Sarah Simpson

Sarah Simpson Column: To warm hearts, all you need is a stamp

I did something the other day that made my heart warm. I had just put on my jacket, when I noticed a book of stamps on the laundry room shelf. No, donning my coat wasn’t what warmed my heart, but it did help keep me warm when I went out with my daughter to run errands that morning. My toasty ticker had more to do with the stamps.

It’s rare these days to own a book of stamps, isn’t it? Every so often though, I need a stamp and I feel really silly buying just one single stamp. I always go for the book. Yes, it means spending $9.20 and getting nine more stamps than I need at any given time, but I’ll tell you something: I never regret it. Here’s why:

After seeing the stamps in the book the other day, I went back into the house and grabbed a small card and an envelope I happened to have handy. I snapped up a pen and pulled out a small bit of crumpled paper I had tucked away. I wrote a quick note to an old friend, slapped on a stamp and 10 minutes later while running our errands around town, my daughter gleefully pushed it into the mailbox slot to be delivered to its recipient.

I’ve been thinking of my 97-year-old friend, George Brewster, more and more frequently as Remembrance Day approaches. I wanted to thank him for his service in the Second World War and for his friendship and to say I was thinking of him. I wasn’t so sure I’d see him at the cenotaph this year as the ceremonies have been scaled back due to the COVID-19 pandemic but I did want him to know he was on my mind.

SEE RELATED: War taught lessons that should be remembered, veteran says on eve of Dieppe 75th

My daughter and I had a great time plunking our note to him into the mailbox. It’s so much more satisfying to drop a physical envelope into a mailbox than it is to click “send” on an email.

We then had a great time guessing what would be in our mailbox (and opening it to find only junk mail… including a pizza flyer that my child was thrilled about, acting almost as if it were an actual pizza.)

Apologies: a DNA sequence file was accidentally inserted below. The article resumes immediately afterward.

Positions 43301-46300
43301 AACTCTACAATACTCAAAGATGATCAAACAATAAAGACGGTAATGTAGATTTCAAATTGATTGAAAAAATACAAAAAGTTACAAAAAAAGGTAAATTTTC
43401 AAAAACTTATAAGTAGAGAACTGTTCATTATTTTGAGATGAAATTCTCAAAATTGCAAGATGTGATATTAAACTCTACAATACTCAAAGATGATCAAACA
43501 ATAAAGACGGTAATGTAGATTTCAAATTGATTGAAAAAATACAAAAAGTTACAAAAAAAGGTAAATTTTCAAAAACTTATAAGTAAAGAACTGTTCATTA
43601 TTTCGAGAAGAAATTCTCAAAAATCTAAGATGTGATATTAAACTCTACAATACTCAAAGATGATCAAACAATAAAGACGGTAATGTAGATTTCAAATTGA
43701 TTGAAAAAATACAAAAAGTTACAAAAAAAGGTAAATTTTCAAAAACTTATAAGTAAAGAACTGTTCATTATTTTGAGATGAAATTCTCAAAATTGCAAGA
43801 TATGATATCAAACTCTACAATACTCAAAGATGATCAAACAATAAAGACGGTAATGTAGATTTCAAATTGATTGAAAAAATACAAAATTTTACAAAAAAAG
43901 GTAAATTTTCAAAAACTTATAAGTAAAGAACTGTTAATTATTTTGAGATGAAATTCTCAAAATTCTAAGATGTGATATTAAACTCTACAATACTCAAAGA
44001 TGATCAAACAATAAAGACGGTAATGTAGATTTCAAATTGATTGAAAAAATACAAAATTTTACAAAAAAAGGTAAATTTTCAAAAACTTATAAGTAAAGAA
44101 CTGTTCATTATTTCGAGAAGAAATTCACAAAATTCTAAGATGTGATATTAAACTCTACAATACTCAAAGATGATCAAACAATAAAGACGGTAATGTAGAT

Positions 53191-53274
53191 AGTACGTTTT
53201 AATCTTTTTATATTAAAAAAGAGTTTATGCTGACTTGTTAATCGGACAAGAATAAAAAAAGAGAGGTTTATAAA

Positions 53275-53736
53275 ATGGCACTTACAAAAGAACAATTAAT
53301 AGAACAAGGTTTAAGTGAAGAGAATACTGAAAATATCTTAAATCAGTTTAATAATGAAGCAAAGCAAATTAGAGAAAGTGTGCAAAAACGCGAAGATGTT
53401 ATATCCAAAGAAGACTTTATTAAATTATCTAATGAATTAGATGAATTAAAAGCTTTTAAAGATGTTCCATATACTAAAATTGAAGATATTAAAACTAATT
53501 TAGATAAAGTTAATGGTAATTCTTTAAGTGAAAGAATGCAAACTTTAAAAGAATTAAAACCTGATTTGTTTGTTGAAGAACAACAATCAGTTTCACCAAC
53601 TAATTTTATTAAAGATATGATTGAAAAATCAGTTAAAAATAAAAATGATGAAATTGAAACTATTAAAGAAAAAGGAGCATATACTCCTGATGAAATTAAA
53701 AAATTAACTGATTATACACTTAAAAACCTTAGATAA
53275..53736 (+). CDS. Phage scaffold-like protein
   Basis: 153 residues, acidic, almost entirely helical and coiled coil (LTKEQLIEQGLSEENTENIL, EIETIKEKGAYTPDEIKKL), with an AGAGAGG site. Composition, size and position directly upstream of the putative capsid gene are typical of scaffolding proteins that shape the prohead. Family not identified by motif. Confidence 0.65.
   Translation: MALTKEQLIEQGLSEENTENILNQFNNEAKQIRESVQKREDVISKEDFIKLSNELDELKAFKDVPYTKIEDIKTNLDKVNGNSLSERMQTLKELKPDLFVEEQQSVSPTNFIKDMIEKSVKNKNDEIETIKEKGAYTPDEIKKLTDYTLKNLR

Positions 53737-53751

I still get a kick out of getting mail. Always have.

Have I ever told you about the time we had nothing better to do on one weekend early in the pandemic’s initial “stay home” phase, so my family opted to drive the Pacific Marine Circle Route out to Botanical Beach?

Of course we hadn’t thought about it until we arrived to find the gate to the park locked, but Dr. Bonnie Henry had closed all the provincial parks. Instead we parked at the gate and got out for a snack and to stretch our legs.

It had recently rained and there were pot holes filled with rainwater scattered across the gravel road that leads to the park. We urged the children to stay out of the puddles and to their credit, they tried. My daughter found a worm in one of them and was quite distraught that the poor creature would drown. Her superhero dad saved the day and moved the worm to a grassy area to, I don’t know… catch its breath?

In praising her for her thoughtfulness in caring for even the smallest of God’s creatures, I suggested that perhaps ‘Slither’ as she’d named the worm, would mail her a thank-you letter. It wouldn’t be anytime soon though, I cautioned, as it takes quite a long time for a worm to find a pen and paper the right size and snail mail really does take awhile.

“We’re still waiting for that tiny letter,” she reminded me at the mailbox when we dropped Mr. Brewster’s note. She reminds me every time. I really should get around to writing that letter, on behalf of ‘Slither’. Just so my daughter doesn’t begin to think it was an ungrateful worm. I’m just having trouble finding tiny stationery.

Anyway, off into the mailbox went the note to Mr. Brewster and off we went to continue on with our errands.

I was away from my phone when Mr. Brewster called me a couple of days later but I knew as soon as I saw a missed call from him that he’d left a voicemail. That’s just how he rolls.

True to form, my sweet veteran friend left me a lovely message thanking me for the card and telling me a little about how things have been going for him. He thanked me for thinking of him. He told me about what he’s up to for Remembrance Day and about some other Legion-related activities he’ll be up to afterward. He mentioned his “dearly beloved” wife and that he’s doing his best to be helpful whenever he can — both at home and elsewhere. In short, it was just a really nice catch up message.

Now, Mr. Brewster has asked me to stop writing about him because he doesn’t particularly want the attention, but I just ignore him. I know if he calls to scold me we’ll just end up having a really nice chat. His calls always warm my heart. I’m glad my letter warmed his. You could say that’s priceless, but really, this time it all happened for the price of a stamp.

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